Plan to Slash TB Deaths in Half by 2015 Outlined

Britain, Nigeria, and U.S. computer industrialist Bill Gates have launched a $57 billion plan to cut tuberculosis deaths in half in 10 years, slashing the current rate of more than two million a year. They announced the program at the World Economic Forum in Davos, Switzerland.

The plan to reduce tuberculosis rates was developed by the global Stop TB Partnership of 400 organizations and endorsed by British Chancellor of the Exchequer Gordon Brown, Nigerian President Olusegun Obasanjo, and Microsoft Chairman Bill Gates.

Gates told a World Economic Forum news conference that he will support the program by tripling the money his philanthropic foundation gives to TB research from $300 million to $900 million. "This is a tough disease," he said. "There are challenges like the association with AIDS [and] the multidrug resistance, but I think this plan takes on those tough problems and can make a big difference."

The Stop TB Partnership's executive secretary, Marcos Espinal, says the $57 billion plan would be three times more than the consortium has already spent on TB control since 2000, when it was formed. He notes that in the first five years of the partnership, the number of patients taking TB medicines under direct supervision by health care workers doubled to more than four million a year in 192 countries, with a cure rate of 83 percent.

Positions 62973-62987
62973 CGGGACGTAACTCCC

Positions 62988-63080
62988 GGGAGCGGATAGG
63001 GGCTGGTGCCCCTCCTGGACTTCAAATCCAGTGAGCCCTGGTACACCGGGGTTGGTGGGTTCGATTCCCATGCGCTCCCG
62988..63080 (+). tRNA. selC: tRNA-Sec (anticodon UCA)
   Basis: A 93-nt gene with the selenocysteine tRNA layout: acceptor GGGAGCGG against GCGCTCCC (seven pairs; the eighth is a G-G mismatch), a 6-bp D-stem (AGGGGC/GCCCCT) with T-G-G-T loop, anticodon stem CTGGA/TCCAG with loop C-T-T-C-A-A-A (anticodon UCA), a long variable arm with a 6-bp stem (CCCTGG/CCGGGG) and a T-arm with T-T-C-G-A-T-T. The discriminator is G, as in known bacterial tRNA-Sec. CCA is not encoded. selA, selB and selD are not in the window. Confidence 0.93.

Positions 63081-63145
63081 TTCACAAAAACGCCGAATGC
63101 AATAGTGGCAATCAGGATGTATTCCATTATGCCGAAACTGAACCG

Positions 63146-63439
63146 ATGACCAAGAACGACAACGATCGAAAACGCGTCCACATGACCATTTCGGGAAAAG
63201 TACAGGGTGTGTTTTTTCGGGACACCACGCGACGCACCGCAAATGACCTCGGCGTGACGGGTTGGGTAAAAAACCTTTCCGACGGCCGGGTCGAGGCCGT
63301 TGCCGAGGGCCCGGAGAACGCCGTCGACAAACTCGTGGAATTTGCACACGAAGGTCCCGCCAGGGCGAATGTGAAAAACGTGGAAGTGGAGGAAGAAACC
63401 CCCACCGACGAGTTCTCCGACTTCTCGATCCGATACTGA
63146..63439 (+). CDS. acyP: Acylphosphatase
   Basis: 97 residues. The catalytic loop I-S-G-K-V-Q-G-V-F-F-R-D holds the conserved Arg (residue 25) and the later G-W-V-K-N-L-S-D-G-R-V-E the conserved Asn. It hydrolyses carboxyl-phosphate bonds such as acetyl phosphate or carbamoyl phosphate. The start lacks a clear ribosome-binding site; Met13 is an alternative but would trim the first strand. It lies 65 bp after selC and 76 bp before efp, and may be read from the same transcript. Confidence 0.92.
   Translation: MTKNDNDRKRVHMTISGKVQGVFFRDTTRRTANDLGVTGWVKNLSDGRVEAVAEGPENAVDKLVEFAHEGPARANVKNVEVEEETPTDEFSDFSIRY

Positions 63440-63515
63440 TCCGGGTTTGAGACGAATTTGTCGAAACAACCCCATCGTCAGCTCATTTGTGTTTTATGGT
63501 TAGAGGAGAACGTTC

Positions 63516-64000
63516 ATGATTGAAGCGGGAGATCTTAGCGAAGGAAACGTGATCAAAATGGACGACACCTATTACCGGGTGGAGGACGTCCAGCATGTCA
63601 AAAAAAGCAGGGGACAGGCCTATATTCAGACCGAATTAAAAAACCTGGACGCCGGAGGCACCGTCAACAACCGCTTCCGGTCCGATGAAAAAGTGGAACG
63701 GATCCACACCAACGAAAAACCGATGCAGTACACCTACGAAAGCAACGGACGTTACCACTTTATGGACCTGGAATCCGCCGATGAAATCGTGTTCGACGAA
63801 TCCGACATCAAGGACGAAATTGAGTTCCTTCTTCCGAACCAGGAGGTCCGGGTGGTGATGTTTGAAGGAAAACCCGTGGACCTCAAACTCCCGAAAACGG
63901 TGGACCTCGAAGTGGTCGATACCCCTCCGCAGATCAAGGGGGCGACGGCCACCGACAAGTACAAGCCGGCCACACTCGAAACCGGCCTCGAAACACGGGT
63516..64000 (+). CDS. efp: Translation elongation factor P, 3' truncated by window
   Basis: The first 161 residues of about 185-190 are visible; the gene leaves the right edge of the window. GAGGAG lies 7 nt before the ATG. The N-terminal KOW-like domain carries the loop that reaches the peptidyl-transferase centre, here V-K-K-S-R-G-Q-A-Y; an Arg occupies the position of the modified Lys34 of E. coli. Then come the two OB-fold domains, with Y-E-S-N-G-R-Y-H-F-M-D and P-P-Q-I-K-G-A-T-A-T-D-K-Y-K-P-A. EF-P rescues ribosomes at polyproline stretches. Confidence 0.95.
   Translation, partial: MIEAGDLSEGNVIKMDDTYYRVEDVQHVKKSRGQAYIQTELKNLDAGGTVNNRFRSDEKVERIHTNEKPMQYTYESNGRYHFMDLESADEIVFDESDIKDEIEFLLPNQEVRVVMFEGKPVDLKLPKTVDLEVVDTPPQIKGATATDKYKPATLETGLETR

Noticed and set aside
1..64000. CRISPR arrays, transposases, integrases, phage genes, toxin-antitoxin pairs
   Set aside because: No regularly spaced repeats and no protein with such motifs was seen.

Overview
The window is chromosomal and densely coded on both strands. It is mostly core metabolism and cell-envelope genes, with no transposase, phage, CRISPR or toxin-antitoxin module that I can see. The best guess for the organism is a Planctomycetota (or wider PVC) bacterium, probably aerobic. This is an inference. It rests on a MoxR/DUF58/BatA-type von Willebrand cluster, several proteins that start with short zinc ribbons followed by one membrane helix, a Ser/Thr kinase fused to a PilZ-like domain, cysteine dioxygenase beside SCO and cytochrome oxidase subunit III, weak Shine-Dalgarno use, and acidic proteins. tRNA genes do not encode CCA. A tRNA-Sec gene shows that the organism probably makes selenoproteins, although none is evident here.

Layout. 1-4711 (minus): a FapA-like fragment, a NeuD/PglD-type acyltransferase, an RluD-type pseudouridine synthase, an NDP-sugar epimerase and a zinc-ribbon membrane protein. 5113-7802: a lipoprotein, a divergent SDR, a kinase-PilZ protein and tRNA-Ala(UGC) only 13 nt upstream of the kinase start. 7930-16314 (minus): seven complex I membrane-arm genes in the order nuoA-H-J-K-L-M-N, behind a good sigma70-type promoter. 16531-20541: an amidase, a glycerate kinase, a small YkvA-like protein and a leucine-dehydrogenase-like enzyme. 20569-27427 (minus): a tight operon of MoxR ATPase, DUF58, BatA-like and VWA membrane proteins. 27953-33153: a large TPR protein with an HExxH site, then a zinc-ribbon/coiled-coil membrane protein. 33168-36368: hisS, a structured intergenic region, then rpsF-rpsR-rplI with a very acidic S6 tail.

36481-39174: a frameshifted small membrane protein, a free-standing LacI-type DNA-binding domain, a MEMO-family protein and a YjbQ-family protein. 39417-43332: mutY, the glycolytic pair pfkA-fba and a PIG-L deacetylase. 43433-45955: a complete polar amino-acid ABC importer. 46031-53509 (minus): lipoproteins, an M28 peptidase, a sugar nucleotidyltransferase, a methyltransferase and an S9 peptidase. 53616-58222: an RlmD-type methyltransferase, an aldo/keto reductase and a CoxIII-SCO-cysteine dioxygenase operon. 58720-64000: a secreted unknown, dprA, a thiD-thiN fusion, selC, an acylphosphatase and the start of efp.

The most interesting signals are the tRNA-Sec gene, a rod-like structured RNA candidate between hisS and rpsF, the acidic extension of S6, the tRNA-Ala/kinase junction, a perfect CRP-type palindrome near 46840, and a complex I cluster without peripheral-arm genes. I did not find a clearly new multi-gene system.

Espinal says the new plan, if fully implemented, would seek to treat 50 million TB patients by 2015 and cure 90 percent of them, saving 14 million lives. It would also accelerate research and development of the first new TB drugs in 40 years and the first new vaccines since the early 1900s.

"In achieving these objectives, we will meet the Millennium Development Goals of halting and reversing the TB epidemic by 2015," said Espinal. "We will also meet the impact targets set by the Stop TB Partnership of cutting TB prevalence and death in half relative to 1990 levels. With this plan, we will break the back of the global TB epidemic and create the conditons to eliminate tuberculosis as a public health problem by 2050."

Espinal says the global funding shortfall for the plan is $31 billion. British Chancellor of the Exchequer Brown says he will call on finance ministers from the other seven leading industrial nations to help make up much of this difference when they meet in two weeks in Russia.

"Every 15 seconds, someone dies of tuberculosis preventably," said Brown. "That's why when the G8 finance ministers meet in Moscow in only a few days time, I will put in the agenda how we can meet the commitments to fund this specific plan."

Nigerian President Olusegun Obasanjo says he hopes the African Union will also endorse the plan and calls upon other African governments to commit their share of resources to it. "It is incumbent on us as African leaders to also play our own role, knowing fully well that this is a disease that affects our own people more than other people," he said.

The Nigerian leader thanked Bill Gates for his commitment of nearly $1 billion to the cause.